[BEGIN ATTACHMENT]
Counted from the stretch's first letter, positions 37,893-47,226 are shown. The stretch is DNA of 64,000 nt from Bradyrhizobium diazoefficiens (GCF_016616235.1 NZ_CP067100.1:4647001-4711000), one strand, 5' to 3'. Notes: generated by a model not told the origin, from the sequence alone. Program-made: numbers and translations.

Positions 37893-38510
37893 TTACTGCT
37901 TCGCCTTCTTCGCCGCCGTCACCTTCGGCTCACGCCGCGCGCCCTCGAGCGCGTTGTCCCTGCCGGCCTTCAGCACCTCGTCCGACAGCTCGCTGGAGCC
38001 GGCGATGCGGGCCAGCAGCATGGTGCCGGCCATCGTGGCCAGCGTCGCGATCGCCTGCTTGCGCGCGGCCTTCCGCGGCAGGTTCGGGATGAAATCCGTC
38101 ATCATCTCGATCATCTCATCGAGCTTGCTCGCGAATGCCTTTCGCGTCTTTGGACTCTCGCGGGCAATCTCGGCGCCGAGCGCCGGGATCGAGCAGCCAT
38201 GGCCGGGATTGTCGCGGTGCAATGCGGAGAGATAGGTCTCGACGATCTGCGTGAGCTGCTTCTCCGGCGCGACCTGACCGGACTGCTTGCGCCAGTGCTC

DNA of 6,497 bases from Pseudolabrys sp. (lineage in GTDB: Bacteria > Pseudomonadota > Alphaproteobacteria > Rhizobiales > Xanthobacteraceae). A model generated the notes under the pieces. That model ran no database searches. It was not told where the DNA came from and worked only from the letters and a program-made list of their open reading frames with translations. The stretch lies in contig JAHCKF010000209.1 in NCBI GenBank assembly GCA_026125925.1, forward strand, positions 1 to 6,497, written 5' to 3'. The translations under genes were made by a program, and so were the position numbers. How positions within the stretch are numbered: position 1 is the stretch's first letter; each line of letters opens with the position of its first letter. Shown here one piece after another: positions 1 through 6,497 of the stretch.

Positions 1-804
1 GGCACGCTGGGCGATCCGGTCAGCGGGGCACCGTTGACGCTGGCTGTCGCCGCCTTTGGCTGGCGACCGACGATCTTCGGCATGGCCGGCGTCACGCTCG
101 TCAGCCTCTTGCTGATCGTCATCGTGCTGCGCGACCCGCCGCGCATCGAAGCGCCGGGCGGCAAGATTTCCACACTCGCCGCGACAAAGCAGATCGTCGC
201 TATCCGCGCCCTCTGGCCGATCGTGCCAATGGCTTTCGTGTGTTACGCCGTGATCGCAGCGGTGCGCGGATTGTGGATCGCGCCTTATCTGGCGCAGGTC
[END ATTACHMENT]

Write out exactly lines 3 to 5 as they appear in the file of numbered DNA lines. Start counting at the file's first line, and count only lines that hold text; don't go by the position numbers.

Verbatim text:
37893 TTACTGCT
37901 TCGCCTTCTTCGCCGCCGTCACCTTCGGCTCACGCCGCGCGCCCTCGAGCGCGTTGTCCCTGCCGGCCTTCAGCACCTCGTCCGACAGCTCGCTGGAGCC
38001 GGCGATGCGGGCCAGCAGCATGGTGCCGGCCATCGTGGCCAGCGTCGCGATCGCCTGCTTGCGCGCGGCCTTCCGCGGCAGGTTCGGGATGAAATCCGTC